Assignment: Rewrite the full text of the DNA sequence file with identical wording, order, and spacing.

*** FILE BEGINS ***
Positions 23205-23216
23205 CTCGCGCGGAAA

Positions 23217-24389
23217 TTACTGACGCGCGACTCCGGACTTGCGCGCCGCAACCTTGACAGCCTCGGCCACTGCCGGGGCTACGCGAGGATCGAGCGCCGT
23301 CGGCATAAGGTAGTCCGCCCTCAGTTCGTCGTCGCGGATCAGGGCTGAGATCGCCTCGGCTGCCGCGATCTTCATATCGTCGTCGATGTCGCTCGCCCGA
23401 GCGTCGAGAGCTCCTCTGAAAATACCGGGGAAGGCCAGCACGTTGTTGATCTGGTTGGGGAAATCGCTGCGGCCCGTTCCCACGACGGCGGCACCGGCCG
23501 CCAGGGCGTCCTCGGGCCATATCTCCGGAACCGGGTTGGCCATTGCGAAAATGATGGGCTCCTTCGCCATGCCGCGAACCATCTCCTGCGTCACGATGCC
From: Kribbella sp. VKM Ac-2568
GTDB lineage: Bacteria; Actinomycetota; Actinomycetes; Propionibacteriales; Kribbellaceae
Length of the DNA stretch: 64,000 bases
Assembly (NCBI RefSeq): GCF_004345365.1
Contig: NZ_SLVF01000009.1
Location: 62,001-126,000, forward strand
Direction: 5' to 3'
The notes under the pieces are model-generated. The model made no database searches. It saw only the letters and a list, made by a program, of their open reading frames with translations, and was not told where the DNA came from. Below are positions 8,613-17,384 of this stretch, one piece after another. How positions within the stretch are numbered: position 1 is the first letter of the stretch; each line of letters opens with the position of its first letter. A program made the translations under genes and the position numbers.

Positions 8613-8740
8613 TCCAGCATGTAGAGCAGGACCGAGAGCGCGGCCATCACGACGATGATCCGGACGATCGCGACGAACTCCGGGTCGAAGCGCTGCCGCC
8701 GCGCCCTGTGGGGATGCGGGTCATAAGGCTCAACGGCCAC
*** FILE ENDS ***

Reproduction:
Positions 23205-23216
23205 CTCGCGCGGAAA

Positions 23217-24389
23217 TTACTGACGCGCGACTCCGGACTTGCGCGCCGCAACCTTGACAGCCTCGGCCACTGCCGGGGCTACGCGAGGATCGAGCGCCGT
23301 CGGCATAAGGTAGTCCGCCCTCAGTTCGTCGTCGCGGATCAGGGCTGAGATCGCCTCGGCTGCCGCGATCTTCATATCGTCGTCGATGTCGCTCGCCCGA
23401 GCGTCGAGAGCTCCTCTGAAAATACCGGGGAAGGCCAGCACGTTGTTGATCTGGTTGGGGAAATCGCTGCGGCCCGTTCCCACGACGGCGGCACCGGCCG
23501 CCAGGGCGTCCTCGGGCCATATCTCCGGAACCGGGTTGGCCATTGCGAAAATGATGGGCTCCTTCGCCATGCCGCGAACCATCTCCTGCGTCACGATGCC
From: Kribbella sp. VKM Ac-2568
GTDB lineage: Bacteria; Actinomycetota; Actinomycetes; Propionibacteriales; Kribbellaceae
Length of the DNA stretch: 64,000 bases
Assembly (NCBI RefSeq): GCF_004345365.1
Contig: NZ_SLVF01000009.1
Location: 62,001-126,000, forward strand
Direction: 5' to 3'
The notes under the pieces are model-generated. The model made no database searches. It saw only the letters and a list, made by a program, of their open reading frames with translations, and was not told where the DNA came from. Below are positions 8,613-17,384 of this stretch, one piece after another. How positions within the stretch are numbered: position 1 is the first letter of the stretch; each line of letters opens with the position of its first letter. A program made the translations under genes and the position numbers.

Positions 8613-8740
8613 TCCAGCATGTAGAGCAGGACCGAGAGCGCGGCCATCACGACGATGATCCGGACGATCGCGACGAACTCCGGGTCGAAGCGCTGCCGCC
8701 GCGCCCTGTGGGGATGCGGGTCATAAGGCTCAACGGCCAC